Level 4: The ability to apply these to gain equity in socioeconomic mobility: The highest level of equity is based on ensuring equal opportunity from use of the tools and must necessarily address critical aspects such as input bias (implicit, historical/intrinsic, unintended, or due to lack of inclusion of appropriately representative data sets) and that of output, as well as of emerging challenges such as copyright and IP ownership. This impacts, at a profound level, the ability of institutions to truly meet the needs of learners they serve in ensuring that talent meets opportunity for socioeconomic mobility. Thus, achieving transparency and accountability are essential to overcome this level and will require not just collaborations between vendors and institutions of higher education, but thoughtful consideration of key aspects in policy at the federal, state, and accreditation levels, requiring the convening of focused councils centered around ensuring student success. In many cases policy, by itself, will not suffice and there need to be thoughtful, and open, discussions about the implications of AI and its use as an integral part of learning and the operation of institutions of higher education. While the challenges may never before have been as hard, complex, and intertwined, the benefits that could accrue to our students and to the addressing of complex issues here to fore considered too difficult to resolve at scale could be transformational.

The four levels could be generically considered as overlapping with the three basic characteristics of digital access, digital design, and digital use mentioned in the 2024 National Educational Technology Plan. The overlap in characteristics of digital equity and those of AI equity demonstrates the interconnected nature and further emphasizes the additional impact of AI as related to inequity if not approached from an appropriate basis. It is perhaps, as important, to consider these levels in terms of the desired output with levels 1 and 2 contributing to the further democratization of knowledge and learning, levels 2 and 3 focusing on operationalizing the critical facets of this, and level 4 assuring that the focus is on moving away from the outmoded “one size fits all” assembly line modality to one that enables personalization as a means of further access and attainment in higher education.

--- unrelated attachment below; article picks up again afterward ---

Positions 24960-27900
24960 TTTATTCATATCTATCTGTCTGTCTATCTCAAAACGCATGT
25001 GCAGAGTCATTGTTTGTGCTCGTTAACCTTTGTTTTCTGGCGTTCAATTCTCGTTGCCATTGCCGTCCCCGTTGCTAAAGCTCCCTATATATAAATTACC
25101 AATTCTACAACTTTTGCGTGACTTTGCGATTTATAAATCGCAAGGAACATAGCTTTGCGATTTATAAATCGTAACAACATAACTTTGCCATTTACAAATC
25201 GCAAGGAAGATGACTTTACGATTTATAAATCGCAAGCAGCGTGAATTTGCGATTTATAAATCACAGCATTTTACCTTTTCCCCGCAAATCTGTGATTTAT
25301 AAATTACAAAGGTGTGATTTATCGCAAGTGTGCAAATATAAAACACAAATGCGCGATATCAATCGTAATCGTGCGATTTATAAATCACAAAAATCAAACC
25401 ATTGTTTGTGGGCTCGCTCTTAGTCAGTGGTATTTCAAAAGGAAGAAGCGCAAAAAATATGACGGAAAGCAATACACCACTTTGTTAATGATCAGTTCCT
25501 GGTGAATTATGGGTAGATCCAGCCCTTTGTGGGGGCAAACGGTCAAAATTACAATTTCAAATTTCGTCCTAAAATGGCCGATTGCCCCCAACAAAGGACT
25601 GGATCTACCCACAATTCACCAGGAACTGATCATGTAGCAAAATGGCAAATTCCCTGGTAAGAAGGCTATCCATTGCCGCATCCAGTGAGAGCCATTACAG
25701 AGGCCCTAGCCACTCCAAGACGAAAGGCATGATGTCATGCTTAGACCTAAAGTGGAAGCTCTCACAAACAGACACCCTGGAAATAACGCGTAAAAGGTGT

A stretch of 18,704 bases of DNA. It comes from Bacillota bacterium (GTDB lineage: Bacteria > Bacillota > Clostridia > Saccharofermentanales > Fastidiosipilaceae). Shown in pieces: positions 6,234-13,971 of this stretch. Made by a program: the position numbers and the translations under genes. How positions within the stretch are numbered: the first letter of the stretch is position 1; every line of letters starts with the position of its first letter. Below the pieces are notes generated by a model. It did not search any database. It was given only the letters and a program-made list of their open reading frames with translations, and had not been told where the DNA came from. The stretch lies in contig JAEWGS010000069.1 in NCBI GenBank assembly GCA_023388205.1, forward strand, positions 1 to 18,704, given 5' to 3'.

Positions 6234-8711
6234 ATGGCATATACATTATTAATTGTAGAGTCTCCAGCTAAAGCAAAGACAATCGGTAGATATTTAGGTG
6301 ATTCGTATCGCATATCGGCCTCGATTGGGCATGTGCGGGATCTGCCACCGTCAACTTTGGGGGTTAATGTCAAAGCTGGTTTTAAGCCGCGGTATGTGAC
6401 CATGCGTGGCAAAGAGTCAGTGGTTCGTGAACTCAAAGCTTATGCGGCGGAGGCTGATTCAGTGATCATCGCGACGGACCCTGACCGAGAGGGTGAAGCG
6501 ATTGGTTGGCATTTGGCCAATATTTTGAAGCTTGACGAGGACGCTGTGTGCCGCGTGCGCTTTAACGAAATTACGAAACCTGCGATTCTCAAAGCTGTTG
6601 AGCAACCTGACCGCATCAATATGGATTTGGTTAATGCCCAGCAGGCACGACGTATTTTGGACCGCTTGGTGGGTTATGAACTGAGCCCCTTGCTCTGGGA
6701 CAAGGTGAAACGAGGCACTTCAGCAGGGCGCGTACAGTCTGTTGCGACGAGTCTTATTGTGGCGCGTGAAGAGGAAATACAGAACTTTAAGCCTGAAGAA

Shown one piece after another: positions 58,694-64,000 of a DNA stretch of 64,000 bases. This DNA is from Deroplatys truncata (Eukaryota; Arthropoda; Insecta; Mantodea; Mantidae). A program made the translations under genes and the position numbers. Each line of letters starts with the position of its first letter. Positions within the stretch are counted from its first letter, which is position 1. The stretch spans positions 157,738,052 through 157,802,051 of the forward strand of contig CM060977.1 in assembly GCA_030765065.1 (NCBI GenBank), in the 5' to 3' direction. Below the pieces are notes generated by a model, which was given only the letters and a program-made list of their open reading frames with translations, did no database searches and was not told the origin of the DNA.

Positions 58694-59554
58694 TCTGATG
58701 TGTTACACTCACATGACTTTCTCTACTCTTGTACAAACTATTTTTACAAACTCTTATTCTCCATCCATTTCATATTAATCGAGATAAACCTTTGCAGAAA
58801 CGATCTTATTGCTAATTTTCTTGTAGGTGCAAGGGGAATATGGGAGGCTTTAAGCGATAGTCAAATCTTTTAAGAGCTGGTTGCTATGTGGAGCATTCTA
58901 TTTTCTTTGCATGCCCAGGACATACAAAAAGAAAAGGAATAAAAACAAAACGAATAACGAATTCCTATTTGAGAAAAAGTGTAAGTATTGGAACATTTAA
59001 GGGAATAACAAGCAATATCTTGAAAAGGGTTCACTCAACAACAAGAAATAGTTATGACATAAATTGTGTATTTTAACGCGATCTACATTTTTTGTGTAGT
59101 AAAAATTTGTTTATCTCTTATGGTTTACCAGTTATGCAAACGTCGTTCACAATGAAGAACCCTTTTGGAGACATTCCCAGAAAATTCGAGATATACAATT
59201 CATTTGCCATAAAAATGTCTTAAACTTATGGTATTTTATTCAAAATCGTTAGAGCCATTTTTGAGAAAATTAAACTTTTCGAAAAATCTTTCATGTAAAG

In this context, as related to higher ed, AI and digital technologies cannot be considered in isolation but must be thought of as interdependent, with the sum being greater than their parts, especially as related to the negative impact potential.

While there are significant other concerns associated with the use of AI tools for learning, especially as related to data privacy, cybersecurity, intellectual property and copyright, and even depersonalization of learning if automation is taken to an extreme, at a minimum the above referenced levels need to be foremost in any discussion related to implementation for an institution or higher ed sector, highlighting existing barriers to achieve digital equity, providing promising strategies to overcome these barriers, and identifying key action steps that can be taken by leadership.

Key among these will include the following:

  1. Development of partnerships between academia and vendors that provide appropriate focus to learning/tutoring/support tools being developed such that they meet existing, and future needs, enhancing pedagogy, enabling better and more nuanced learning through “discovery” and “enquiry” while also ensuring increased critical thinking and analysis, making real the effect of Bloom’s 2-sigma problem in enabling every learner to have personalized assistance that builds from strengths rather than deficits.